Now that you mention it, It's been quite awhile since I snapped one off, prob 7 or 8 years. I always keep a spare one on me while riding because why not if it weights just a few grams. I usually replace the hanger when it gets bent and I've bent it back more than a few times.

    You're right - with clutch derailleurs and 1x shifting I can't recall snapping a hanger.

  20. #20
    Join Date
    Dec 2007
    Location
    Los Alamos, NM
    Posts
    1,459
    Quote Originally Posted by jm2e View Post
    When's the last time you've broken a derailleur hanger? I think of that as something from the past. Plus, they get very frame specific and expensive.
    Quote Originally Posted by HankScorpio View Post
    Now that you mention it, It's been quite awhile since I snapped one off, prob 7 or 8 years. I always keep a spare one on me while riding because why not if it weights just a few grams. I usually replace the hanger when it gets bent and I've bent it back more than a few times.

    You're right - with clutch derailleurs and 1x shifting I can't recall snapping a hanger.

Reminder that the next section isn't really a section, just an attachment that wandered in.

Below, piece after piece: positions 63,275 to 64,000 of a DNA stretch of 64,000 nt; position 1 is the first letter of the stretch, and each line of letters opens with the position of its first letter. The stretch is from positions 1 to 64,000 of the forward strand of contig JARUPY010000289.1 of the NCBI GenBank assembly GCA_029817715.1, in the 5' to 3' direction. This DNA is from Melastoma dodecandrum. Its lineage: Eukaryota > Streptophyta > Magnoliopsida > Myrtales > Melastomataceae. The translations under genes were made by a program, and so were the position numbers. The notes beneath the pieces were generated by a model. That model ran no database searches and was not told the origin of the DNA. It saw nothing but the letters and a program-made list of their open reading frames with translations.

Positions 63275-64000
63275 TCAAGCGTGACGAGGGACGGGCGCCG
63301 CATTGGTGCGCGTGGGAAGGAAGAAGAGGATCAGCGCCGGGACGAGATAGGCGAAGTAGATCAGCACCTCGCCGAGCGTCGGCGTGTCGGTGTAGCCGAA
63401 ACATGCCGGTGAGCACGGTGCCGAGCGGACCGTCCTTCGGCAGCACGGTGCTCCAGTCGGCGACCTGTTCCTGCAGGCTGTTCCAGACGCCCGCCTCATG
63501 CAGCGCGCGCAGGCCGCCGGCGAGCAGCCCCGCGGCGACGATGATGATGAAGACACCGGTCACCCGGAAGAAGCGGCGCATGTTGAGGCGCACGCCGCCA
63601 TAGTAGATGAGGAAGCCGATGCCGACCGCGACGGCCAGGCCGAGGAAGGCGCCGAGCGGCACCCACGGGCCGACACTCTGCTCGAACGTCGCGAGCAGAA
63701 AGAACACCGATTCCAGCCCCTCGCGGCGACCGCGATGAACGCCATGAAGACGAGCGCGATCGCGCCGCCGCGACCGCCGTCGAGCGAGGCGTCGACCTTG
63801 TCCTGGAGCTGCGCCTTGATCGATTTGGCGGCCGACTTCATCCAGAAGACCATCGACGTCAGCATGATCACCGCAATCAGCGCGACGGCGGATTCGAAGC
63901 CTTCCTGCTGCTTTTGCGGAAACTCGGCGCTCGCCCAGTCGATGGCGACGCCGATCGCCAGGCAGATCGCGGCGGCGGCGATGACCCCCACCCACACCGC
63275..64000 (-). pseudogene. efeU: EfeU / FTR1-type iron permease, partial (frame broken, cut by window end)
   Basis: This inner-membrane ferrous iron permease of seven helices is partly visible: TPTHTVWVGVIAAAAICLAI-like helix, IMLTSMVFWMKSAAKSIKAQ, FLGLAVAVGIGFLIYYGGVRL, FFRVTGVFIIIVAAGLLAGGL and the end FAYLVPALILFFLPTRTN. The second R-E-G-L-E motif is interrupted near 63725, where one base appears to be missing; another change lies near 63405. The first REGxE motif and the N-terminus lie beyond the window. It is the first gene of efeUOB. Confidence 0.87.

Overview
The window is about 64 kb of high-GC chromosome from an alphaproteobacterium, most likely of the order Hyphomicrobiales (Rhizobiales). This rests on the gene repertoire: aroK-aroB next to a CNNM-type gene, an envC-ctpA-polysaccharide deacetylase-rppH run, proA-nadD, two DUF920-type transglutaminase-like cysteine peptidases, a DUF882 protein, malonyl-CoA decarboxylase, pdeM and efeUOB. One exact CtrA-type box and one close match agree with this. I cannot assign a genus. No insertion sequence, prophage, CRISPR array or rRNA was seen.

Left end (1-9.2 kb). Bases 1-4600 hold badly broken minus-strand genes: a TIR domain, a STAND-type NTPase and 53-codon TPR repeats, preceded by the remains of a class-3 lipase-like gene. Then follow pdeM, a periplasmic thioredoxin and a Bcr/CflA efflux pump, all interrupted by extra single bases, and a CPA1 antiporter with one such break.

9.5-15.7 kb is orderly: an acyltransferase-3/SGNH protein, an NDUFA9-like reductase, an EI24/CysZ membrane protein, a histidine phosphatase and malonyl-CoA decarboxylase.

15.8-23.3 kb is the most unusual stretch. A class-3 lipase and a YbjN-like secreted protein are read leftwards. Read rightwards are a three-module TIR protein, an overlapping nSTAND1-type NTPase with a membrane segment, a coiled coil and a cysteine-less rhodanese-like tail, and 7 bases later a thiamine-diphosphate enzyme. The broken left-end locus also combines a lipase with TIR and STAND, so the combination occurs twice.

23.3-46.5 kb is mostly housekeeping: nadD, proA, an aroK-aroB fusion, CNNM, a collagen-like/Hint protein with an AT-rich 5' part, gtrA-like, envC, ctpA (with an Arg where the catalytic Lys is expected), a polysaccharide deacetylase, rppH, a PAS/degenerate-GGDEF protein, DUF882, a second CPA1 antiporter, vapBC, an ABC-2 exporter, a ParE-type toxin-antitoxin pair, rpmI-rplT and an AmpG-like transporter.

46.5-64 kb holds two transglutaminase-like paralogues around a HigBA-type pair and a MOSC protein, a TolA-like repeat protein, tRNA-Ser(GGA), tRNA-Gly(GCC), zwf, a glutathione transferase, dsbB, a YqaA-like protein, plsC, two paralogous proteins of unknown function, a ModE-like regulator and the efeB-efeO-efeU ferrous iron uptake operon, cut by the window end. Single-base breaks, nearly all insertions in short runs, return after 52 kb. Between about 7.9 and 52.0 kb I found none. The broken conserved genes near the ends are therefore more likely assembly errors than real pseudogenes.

Pretty sure they've always been frame specific.
    Here in the rocky technical steeps of northern New Mexico, I average about 2/year.
    Not broken, mind you, but bent.
    So yes, there is one in both mine and my wife's packs.
    Quote Originally Posted by Jer View Post
    After the first three seconds, Corbet's is really pretty average.
    Quote Originally Posted by Ian Malcolm View Post
    I mean, it's not your fault. They say talent skips a generation.
    But hey, I'm sure your kids will be sharp as tacks.

  21. #21
    Join Date
    Jul 2011
    Posts
    48
    I broke a derailleur hanger at Silver Mountain last season during the NAEC race. I now carry a spare with me.